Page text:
Manchester City have yet to concede at home this season while Sheffield United have still not scored away. But that only explains half the story of a sub-standard affair at the City of Manchester Stadium yesterday.
There were two principal reasons why this game finished goalless: one was Georgios Samaras and the other Bernardo Corradi. City's hapless strikers should have scored at least once each and might even have had a hat-trick apiece. As it was, United would have been celebrating their first Premiership away win since April 1994 had either Rob Hulse's overhead kick that struck the crossbar, or Alan Quinn's powerful shot that flew narrowly over, been just a few inches lower.
City did create some good opportunities of their own so a draw was probably a fair result, albeit one that suited the team from Yorkshire much more than their trans-Pennine opponents. "I'm a little bit disappointed with our performance but I can't claim we deserved to win," said Stuart Pearce, the City manager.
The first half was decidedly poor. United had adopted City's own away policy of playing five across midfield which hardly helped the game to flow, but it was Pearce's men, as the home side, who were more to blame.
More than 20 minutes had passed before either side threatened. Joey Barton's free-kick was met by Corradi, whose first-time volley lacked conviction. Five minutes later, from an identical source, Corradi failed to guide a free header towards the corner.
At least when Dietmar Hamann, on his 200th Premiership start, put Samaras through Paddy Kenny was called into action, albeit to save routinely. But the best chance of the game came the Blades' way at the end of the first half when Leigh Bromby's long throw was met by Claude Davis. He headed towards goal and Hulse's overhead kick looped onto the crossbar.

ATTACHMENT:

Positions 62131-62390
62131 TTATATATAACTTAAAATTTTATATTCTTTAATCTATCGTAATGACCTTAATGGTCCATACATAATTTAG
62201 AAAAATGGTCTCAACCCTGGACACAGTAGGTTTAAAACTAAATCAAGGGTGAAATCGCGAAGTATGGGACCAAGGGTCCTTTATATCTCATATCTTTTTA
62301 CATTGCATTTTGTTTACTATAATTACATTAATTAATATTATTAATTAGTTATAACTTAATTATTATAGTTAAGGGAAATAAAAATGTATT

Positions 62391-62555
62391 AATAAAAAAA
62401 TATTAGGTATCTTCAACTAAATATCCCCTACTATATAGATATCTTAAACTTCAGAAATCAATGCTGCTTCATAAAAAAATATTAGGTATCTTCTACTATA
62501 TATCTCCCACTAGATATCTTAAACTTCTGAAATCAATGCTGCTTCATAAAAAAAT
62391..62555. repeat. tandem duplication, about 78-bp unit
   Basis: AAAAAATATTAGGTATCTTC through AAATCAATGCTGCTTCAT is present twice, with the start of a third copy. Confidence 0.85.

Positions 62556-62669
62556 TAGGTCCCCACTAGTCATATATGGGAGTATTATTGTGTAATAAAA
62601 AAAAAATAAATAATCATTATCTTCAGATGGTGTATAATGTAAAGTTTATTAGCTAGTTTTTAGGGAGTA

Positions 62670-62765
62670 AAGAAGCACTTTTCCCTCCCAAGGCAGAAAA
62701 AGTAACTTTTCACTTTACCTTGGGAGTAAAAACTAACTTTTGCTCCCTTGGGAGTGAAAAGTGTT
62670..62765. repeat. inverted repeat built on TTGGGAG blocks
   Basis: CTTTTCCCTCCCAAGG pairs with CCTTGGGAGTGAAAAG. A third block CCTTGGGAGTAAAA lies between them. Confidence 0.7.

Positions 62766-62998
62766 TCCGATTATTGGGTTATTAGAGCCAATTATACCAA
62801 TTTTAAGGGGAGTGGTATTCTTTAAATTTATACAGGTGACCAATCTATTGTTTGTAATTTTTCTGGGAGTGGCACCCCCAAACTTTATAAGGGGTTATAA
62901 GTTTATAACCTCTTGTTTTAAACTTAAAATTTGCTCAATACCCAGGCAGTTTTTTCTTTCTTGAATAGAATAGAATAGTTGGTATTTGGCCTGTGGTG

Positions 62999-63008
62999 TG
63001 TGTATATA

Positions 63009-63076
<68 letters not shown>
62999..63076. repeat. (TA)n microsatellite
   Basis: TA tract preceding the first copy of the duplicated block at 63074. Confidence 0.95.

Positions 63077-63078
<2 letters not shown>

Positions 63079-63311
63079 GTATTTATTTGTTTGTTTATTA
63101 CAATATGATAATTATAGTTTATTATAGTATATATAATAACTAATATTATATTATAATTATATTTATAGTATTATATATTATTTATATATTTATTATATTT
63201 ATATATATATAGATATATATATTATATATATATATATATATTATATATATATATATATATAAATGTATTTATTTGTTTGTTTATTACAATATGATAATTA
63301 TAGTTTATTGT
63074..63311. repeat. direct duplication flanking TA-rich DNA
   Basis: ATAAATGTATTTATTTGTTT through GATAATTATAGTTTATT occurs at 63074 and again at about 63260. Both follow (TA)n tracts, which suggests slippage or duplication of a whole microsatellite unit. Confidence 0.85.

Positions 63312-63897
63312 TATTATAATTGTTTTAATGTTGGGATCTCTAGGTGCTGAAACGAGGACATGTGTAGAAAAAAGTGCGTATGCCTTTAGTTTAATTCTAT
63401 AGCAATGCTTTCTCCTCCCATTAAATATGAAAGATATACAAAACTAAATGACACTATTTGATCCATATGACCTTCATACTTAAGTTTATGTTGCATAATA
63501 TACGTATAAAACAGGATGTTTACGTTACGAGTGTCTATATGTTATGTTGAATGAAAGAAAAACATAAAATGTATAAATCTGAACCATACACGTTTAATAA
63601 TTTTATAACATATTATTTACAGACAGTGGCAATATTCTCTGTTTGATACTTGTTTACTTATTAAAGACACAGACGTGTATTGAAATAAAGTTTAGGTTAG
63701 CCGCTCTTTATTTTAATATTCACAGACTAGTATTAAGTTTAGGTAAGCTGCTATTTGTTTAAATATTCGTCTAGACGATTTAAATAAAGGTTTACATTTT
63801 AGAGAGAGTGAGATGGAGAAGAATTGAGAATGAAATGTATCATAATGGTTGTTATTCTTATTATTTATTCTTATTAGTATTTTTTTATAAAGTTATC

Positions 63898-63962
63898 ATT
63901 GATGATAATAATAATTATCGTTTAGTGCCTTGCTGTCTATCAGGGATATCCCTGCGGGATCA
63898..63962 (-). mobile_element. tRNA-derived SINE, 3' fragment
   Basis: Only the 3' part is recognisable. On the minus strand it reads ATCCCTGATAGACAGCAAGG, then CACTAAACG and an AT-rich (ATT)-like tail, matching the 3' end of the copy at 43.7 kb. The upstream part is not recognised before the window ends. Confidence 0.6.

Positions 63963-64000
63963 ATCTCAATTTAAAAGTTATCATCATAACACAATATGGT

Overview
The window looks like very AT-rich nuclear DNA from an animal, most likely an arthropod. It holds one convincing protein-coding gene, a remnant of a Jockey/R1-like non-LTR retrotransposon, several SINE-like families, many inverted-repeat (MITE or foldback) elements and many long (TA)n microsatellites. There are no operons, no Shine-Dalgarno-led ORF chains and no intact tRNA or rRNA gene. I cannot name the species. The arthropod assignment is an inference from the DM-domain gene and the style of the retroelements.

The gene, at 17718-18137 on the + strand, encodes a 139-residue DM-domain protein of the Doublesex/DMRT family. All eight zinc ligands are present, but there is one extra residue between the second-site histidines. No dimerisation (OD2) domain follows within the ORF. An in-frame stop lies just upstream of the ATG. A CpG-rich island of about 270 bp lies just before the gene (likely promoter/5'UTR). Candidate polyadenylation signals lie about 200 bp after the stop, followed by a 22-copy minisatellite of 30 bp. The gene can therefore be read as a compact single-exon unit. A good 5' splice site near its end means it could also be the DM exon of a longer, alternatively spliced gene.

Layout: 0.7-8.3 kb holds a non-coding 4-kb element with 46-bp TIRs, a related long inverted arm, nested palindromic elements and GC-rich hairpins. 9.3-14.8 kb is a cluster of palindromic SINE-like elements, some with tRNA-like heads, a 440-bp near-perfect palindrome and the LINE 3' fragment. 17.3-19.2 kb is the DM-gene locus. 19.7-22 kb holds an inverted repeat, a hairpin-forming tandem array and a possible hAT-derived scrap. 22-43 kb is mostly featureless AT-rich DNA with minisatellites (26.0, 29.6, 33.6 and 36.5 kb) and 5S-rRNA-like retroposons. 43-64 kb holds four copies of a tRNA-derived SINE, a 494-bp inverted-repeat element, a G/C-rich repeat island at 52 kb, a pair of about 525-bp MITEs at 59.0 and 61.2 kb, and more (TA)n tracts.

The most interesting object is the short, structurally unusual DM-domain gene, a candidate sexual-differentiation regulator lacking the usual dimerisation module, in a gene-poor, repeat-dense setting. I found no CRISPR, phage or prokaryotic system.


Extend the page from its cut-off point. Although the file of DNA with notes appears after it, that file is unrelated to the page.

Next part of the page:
City's out-of-sorts strikers created a chance of their own - Corradi feeding Samaras who took an age to shoot weakly - before Hatem Trabelsi's 50-yard scamper culminated in a tempting cross that Corradi headed straight at Kenny. The rebound fell to Samaras, upon which the Greek skewed an admittedly awkward chance high and wide.
Still, Neil Warnock's team gave as good as they got, and the City faithful held their collective breath as Quinn met Gillespie's cross only to send a thunderous drive a matter of inches too high. City did impart some late pressure but even as late as injury-time, United were still breaking with real intent. On this evidence, Hulse and Co will break their away duck before Samaras and Corradi find the back of the net.
"I'm actually a little bit disappointed that we didn't take three points," said Warnock. "If anyone was going to score it was us. We just needed to be a little bit more ruthless but I was quietly pleased throughout the game with how we played."Reuse content